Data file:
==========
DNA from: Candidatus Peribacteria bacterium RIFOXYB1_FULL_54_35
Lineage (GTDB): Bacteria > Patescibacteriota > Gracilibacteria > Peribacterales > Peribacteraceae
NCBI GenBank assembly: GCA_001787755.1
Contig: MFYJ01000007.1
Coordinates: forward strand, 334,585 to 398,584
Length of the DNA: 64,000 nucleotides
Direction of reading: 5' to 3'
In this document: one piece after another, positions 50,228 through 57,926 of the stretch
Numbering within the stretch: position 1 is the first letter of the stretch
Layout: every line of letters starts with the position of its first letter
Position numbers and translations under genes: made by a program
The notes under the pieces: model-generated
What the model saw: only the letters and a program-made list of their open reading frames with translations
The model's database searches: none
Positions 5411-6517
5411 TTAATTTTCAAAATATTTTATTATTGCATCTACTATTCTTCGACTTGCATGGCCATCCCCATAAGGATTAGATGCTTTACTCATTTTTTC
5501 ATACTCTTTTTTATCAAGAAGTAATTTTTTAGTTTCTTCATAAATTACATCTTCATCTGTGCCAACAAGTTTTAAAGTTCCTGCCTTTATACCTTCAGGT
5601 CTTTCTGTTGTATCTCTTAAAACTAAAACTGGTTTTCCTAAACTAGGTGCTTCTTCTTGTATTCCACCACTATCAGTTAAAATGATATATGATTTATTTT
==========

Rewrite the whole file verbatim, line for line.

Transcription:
DNA from: Candidatus Peribacteria bacterium RIFOXYB1_FULL_54_35
Lineage (GTDB): Bacteria > Patescibacteriota > Gracilibacteria > Peribacterales > Peribacteraceae
NCBI GenBank assembly: GCA_001787755.1
Contig: MFYJ01000007.1
Coordinates: forward strand, 334,585 to 398,584
Length of the DNA: 64,000 nucleotides
Direction of reading: 5' to 3'
In this document: one piece after another, positions 50,228 through 57,926 of the stretch
Numbering within the stretch: position 1 is the first letter of the stretch
Layout: every line of letters starts with the position of its first letter
Position numbers and translations under genes: made by a program
The notes under the pieces: model-generated
What the model saw: only the letters and a program-made list of their open reading frames with translations
The model's database searches: none
Positions 5411-6517
5411 TTAATTTTCAAAATATTTTATTATTGCATCTACTATTCTTCGACTTGCATGGCCATCCCCATAAGGATTAGATGCTTTACTCATTTTTTC
5501 ATACTCTTTTTTATCAAGAAGTAATTTTTTAGTTTCTTCATAAATTACATCTTCATCTGTGCCAACAAGTTTTAAAGTTCCTGCCTTTATACCTTCAGGT
5601 CTTTCTGTTGTATCTCTTAAAACTAAAACTGGTTTTCCTAAACTAGGTGCTTCTTCTTGTATTCCACCACTATCAGTTAAAATGATATATGATTTATTTT